The fair is in town, and I need money. Where do I get money from? The bank.

I enter the bank. I see a piece of paper loosely stuck to the ATM advertising the bank’s mobile application, and conveniently including a QR code.

Anyone else see a problem here?

Examples of malicious QR code were already being reported two years ago. Is it really such a stretch of the imagination, given the number of phishing sites that mimic banks, that fraudulent mobile applications won’t appear? QR codes represent a potential path to get these apps onto devices.

For any company to offer an app via a QR code printed on a scrap of paper and pasted to the side of an ATM shows a stunning lack of understanding of the potential for damage. Even an offical poster bearing a QR code can be hijacked by scammers placing QR code stickers over the true QR code. Even that modicum of effort isn’t needed in this situation. A scammer can print out a piece of paper, fasten it to an ATM after the bank has closed, and remove it before the bank opens.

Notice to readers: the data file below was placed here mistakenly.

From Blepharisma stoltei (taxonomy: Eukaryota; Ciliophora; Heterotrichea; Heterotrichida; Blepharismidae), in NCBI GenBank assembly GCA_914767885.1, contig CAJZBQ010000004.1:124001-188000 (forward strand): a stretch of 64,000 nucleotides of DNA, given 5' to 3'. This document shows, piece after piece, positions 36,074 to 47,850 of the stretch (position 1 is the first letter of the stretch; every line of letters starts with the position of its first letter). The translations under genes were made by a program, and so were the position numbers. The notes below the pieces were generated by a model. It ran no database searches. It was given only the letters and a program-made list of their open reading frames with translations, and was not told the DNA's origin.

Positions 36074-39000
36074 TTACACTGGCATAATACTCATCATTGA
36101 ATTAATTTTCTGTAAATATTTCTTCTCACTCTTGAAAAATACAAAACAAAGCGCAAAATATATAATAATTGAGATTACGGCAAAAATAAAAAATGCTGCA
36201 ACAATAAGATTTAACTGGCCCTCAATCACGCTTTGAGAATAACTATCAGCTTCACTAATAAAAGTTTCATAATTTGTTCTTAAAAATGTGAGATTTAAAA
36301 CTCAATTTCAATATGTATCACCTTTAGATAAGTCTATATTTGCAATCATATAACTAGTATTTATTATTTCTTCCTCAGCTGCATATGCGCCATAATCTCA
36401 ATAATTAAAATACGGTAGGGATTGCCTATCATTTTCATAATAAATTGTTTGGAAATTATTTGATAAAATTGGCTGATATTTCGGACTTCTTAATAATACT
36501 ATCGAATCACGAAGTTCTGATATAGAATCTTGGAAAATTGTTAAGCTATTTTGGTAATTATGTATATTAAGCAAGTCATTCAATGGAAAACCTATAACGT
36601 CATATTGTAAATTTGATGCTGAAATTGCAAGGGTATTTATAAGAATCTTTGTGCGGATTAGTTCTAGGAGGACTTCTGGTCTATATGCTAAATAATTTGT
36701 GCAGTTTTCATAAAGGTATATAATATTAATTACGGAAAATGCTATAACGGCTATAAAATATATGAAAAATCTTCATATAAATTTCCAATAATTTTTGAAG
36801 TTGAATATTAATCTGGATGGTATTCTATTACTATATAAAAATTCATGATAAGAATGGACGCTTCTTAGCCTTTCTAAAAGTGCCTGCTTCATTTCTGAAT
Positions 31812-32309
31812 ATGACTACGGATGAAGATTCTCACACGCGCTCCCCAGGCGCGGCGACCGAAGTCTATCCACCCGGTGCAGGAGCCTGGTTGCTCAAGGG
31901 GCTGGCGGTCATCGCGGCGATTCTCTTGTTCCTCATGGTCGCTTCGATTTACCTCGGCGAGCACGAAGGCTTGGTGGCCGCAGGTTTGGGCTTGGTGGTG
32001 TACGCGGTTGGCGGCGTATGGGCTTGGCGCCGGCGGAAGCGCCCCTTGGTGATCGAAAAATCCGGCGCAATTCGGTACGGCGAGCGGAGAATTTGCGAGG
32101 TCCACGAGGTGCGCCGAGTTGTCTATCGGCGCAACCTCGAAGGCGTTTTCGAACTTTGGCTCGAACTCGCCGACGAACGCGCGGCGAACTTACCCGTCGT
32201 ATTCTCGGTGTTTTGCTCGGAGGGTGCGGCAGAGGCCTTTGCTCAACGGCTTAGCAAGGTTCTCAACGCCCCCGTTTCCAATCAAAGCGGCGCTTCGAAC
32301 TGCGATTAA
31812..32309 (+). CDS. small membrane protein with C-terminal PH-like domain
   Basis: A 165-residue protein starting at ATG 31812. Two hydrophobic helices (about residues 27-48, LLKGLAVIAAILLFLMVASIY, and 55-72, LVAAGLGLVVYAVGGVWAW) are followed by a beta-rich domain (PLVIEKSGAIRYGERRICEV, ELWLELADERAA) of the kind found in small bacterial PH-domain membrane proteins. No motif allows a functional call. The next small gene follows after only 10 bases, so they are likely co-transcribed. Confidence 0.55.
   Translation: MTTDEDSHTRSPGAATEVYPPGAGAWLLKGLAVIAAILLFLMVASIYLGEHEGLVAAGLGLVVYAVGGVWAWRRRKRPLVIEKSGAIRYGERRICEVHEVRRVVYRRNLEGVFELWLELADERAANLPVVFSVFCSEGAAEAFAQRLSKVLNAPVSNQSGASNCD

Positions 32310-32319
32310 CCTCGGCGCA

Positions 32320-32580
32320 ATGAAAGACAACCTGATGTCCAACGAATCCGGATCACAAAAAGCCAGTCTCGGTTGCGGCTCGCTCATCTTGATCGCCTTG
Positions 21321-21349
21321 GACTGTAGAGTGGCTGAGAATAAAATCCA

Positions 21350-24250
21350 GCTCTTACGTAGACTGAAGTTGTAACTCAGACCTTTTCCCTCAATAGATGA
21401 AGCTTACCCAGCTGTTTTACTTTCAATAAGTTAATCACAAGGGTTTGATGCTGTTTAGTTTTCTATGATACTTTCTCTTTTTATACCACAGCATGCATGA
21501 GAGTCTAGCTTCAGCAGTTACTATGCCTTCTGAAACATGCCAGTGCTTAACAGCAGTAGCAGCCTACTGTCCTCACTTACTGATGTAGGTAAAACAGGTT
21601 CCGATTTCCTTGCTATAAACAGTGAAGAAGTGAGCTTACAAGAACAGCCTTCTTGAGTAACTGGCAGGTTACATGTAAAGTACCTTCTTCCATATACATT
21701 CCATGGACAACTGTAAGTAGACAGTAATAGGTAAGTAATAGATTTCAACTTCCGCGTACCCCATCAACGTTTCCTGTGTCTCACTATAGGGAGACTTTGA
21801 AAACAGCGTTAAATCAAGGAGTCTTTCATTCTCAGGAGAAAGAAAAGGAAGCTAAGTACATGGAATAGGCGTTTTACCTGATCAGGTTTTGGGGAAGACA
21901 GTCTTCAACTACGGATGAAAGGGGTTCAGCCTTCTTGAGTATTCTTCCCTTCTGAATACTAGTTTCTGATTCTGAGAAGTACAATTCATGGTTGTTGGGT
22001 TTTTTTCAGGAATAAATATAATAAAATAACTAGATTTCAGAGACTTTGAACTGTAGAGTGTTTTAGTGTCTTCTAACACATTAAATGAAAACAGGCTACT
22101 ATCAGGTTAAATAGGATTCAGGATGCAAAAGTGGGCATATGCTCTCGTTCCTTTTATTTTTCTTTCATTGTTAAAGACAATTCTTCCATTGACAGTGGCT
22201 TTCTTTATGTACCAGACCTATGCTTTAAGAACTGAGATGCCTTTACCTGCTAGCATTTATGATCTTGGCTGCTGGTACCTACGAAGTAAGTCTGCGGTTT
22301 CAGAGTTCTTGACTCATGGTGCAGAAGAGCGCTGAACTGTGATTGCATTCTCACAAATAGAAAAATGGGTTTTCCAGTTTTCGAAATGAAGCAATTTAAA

What could the app do?
An app that you cheerfully feed your bank details into can at least harvest your account details. If your bank’s online browser-based web app requires a card reader code to access, that code can be requested by the mobile app and used to – manually or automatically – log into the bank’s web app. A simple “service unavailable” message delivered to the user leads them to believe no access has occurred, while in reality their account is being drained.

An unlikely scenario? Hardly. Nothing I have described above is new, and even fairly rudimentary coding skills would suffice to pull this off.

What should the bank do?
Not use QR codes! If my bank calls me with a question, I tell them I’ll call them back and hang up. I never accept “pushed” data – instead, I get the phone number from my bank documentation and call that number. The same principle applies here – banks should advertise the availability of mobile apps, but actual installation should only occur from a trusted source.

Needless to say, I don’t scan QR codes.

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